As we have noted in our previous post, a special committee appointed to lead a company’s response to an activist can expect to receive a greater degree of public scrutiny, but may take comfort from the fact that the legal standard against which its members will be judged will not change.  While that should provide some comfort to committee members, the job of serving on a committee can nevertheless be time-consuming and challenging.  However, given the extra time and effort needed to properly discharge the committee’s mandate, it is customary and appropriate to compensate committee members for their efforts above and beyond their regular compensation as directors.

Compensation arrangements generally involve one or both of the following and are typically paid in cash:

  • a flat retainer fee (which could be a monthly or quarterly fee), often with the committee chair receiving a greater amount to account for the additional responsibilities of the chair; and/or
  • a per meeting fee, which may be lower when attending by phone given that there is less disruption or travel time involved to attend the meeting (the quantum is typically based on the attendance fee for regular board meetings). Where the work of the committee turns out to be more intensive than originally anticipated, the meeting fee can serve to balance a retainer fee that in hindsight could be viewed as providing insufficient compensation.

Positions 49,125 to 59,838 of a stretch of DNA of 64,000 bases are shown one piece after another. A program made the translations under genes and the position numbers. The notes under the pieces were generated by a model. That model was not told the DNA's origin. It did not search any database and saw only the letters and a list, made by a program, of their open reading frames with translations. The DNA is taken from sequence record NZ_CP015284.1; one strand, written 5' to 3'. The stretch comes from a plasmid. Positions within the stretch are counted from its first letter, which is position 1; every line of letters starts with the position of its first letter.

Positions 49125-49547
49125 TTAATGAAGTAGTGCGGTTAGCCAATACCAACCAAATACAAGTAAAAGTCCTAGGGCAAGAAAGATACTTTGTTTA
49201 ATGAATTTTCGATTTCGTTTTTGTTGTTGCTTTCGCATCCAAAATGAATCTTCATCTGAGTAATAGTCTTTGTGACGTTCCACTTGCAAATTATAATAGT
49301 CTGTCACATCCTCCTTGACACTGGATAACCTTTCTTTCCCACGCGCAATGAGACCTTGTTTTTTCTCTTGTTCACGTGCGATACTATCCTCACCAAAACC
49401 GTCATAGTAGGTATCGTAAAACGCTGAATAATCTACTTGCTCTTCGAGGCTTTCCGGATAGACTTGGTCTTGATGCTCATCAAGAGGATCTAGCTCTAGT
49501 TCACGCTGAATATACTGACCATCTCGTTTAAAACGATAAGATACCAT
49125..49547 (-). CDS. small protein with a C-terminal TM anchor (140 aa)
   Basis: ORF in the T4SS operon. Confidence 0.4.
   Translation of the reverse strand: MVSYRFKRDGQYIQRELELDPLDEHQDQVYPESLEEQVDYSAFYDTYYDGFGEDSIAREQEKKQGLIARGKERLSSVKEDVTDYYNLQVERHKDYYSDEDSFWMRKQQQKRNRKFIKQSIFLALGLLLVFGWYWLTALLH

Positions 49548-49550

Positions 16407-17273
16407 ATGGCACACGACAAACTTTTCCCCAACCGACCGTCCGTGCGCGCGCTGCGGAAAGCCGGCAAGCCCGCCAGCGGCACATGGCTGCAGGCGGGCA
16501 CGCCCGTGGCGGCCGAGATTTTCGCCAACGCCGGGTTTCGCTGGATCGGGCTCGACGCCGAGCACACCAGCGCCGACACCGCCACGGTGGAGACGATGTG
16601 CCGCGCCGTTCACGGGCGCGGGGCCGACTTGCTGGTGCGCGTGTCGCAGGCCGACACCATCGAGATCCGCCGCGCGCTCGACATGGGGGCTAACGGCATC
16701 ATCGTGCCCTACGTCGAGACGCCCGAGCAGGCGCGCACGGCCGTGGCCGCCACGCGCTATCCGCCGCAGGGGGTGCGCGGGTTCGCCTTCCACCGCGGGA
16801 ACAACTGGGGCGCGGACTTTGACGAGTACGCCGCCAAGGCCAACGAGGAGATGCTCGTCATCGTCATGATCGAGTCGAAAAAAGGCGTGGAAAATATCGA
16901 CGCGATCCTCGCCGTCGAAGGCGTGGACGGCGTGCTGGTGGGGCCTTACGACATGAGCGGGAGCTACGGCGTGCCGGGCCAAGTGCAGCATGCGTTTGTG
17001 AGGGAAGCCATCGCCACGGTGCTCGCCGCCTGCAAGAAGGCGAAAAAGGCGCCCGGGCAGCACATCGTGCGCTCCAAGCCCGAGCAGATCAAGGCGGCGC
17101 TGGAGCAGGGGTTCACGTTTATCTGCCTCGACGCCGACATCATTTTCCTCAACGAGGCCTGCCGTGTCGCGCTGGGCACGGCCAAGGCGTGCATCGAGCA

Committee members should also be reimbursed their reasonable expenses, often consistent with the board’s existing expense reimbursement policy.

There are no specific rules governing the quantum of compensation in these circumstances, though some guiding principles may be helpful:

  • The board should consider the organization’s general board compensation philosophy and practices.
  • Success fees, which may compromise the committee’s independence, should generally be avoided.
  • The quantum of compensation should not be excessive in relation to the fees paid to board members in connection with their regular board duties or, for that matter, the compensation paid to management.
  • As a further reference point, the board also may look to the compensation paid to members of the audit committee, a committee whose independence is legislatively mandated.

This is the fifth in a series of recurring blogs on special committees focused specifically on contested transactions, including proxy contests and hostile bids.  For more information on special committees, please refer to 20 Questions Directors Should Ask About Special Committees, a publication co-authored by Fasken Partners William K. Orr and Aaron J. Atkinson for CPA Canada.